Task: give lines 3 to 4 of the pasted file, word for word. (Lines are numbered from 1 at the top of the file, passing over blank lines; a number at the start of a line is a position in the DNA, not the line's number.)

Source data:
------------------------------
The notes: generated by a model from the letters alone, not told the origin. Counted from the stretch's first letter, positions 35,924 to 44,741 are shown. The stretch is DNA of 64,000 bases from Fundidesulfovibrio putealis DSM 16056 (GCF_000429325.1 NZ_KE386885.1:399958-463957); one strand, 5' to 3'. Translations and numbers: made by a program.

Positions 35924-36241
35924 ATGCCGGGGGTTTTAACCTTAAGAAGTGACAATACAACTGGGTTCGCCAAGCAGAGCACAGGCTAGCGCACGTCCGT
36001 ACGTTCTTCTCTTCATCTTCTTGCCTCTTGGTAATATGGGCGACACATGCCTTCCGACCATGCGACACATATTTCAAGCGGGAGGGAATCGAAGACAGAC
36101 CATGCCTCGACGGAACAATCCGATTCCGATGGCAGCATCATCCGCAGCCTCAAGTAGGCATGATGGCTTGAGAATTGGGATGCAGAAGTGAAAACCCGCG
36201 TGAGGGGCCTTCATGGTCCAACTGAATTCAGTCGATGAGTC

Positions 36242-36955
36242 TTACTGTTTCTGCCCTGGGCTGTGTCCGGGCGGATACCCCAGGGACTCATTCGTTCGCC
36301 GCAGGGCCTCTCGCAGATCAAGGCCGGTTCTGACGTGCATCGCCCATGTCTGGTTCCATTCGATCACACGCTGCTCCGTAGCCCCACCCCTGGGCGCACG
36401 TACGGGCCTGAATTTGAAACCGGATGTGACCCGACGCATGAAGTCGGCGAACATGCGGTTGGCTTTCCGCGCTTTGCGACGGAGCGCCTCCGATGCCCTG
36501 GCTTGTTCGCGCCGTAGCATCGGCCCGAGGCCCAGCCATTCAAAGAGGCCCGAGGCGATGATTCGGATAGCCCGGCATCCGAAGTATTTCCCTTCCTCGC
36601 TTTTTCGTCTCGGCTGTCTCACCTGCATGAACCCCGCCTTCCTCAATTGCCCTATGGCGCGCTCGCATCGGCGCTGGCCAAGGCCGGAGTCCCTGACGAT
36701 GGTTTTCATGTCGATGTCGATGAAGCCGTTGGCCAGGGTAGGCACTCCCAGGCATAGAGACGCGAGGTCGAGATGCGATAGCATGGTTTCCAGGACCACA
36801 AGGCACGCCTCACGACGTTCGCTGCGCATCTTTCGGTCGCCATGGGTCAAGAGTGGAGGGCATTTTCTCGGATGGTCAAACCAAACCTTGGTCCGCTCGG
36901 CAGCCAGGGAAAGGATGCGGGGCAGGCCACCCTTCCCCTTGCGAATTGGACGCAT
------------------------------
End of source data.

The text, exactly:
35924 ATGCCGGGGGTTTTAACCTTAAGAAGTGACAATACAACTGGGTTCGCCAAGCAGAGCACAGGCTAGCGCACGTCCGT
36001 ACGTTCTTCTCTTCATCTTCTTGCCTCTTGGTAATATGGGCGACACATGCCTTCCGACCATGCGACACATATTTCAAGCGGGAGGGAATCGAAGACAGAC